Sciatica If you’ve ever had shooting pains from your lower back travelling down your thigh and leg, you’ve likely experienced sciatica. Here, DR COLUM NOLAN, senior consultant neurosurgeon at Oxford Spine & Neurosurgery Centre fills us in on this common cause of back and leg pain, and how it can be treated.

What are the symptoms? Sciatica can happen suddenly or gradually, depending on the underlying condition. For example, a herniated disc can cause sudden pain, but arthritic pain tends to occur and worsen over time. Nonetheless, there are common symptoms, including the following: • A shooting pain or burning sensation that starts in the lower back and travels down through the buttock and radiates down the thigh, and sometimes, all the way down to the lower leg and into the foot; • pain that can be worse in certain positions such as sitting, bending forward, trying to stand up or twisting movements; • numbness or tingling in the leg, often in the same area as the pain; • weakness of the leg in severe cases; and • disturbance of bowel and bladder control in severe cases. When should a doctor be consulted? Luckily, for most patients, the pain is self-limiting and recovers naturally in four to six weeks. Some home remedies you can use to alleviate the pain include simple painkillers, hot or cold compresses and regular stretching. If your condition doesn’t improve or it starts to worsen, seeing a doctor for assessment is advised. If there is any weakness or difficulty with bowel or bladder control, an urgent assessment is highly recommended. If there has been any trauma, or if you have fever, weight loss, a history of cancer or are immunosuppressed, then seeking help from a medical professional is also recommended. Depending on your condition, your doctor may order an MRI scan. How is sciatica treated? The mainstay of treatment is usually a combination of medication for symptom control and physiotherapy. A physiotherapist can design a rehabilitation programme to correct posture, strengthen the back muscles and improve flexibility. In some cases, steroid injections can be useful for symptom control, particularly if medication is not helping. In severe cases with progressive symptoms, surgery may be an option. The purpose of surgery is to address the cause of the nerve compression and relieve the pressure on the nerves. Surgery is often done using keyhole techniques. Oxford Spine & Neurosurgery Centre #06-48/49 Mount Elizabeth Novena Specialist Centre, 38 Irrawaddy Road 6333 3013 |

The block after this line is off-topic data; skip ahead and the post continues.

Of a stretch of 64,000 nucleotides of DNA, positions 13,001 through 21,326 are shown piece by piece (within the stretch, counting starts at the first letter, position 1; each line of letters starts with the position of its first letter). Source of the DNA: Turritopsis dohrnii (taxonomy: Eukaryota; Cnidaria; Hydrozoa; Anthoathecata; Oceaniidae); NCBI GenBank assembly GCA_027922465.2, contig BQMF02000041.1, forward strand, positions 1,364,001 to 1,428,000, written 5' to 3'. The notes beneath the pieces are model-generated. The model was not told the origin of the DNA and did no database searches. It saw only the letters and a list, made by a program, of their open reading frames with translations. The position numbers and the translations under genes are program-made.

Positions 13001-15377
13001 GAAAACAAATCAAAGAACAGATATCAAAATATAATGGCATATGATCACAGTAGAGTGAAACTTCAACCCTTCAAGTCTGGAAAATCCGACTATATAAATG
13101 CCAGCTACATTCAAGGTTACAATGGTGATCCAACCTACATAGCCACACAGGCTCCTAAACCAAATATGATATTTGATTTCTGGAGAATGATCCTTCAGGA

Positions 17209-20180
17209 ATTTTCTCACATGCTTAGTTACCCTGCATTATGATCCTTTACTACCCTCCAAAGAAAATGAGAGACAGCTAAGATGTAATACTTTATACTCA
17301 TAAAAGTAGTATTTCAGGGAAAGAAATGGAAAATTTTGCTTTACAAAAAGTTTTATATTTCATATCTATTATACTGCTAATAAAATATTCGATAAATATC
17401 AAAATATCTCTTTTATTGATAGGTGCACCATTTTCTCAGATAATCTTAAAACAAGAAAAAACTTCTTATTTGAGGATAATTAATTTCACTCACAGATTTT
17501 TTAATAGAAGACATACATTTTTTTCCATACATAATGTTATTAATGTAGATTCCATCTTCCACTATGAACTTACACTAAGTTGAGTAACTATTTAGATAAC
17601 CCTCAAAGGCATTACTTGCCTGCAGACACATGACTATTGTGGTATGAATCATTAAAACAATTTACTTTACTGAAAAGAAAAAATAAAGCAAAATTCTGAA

What is sciatica? Sciatica is a symptom caused by an underlying injury to the sciatic nerve, the body’s longest, largest nerve, which originates from nerves in the lower spine and runs through the buttock and back of the thigh, with branches all theway down to the heel and sole of the foot. It usually occurs on one side but can occur on both sides. Common causes of sciatica include: • herniated lumbar disc, or slipped disc; • lumbar spinal stenosis, a progressive wear and tear condition that causes narrowing of the spinal canal and compression of the nerve roots; • spondylolisthesis, where one vertebra slips out of line with the vertebra below it, compressing the nerve roots; and • osteoarthritis, where bone spurs develop and compress the nerve roots. Who is at risk of sciatica? Sciatica is more prevalent in people whose occupations involve heavy lifting, prolonged sitting or prolonged periods of leaning over. It’s important to maintain good posture when sitting, standing, squatting down, and carrying and lifting heavy objects. Regular exercise, weight control and cessation of smoking are all important.



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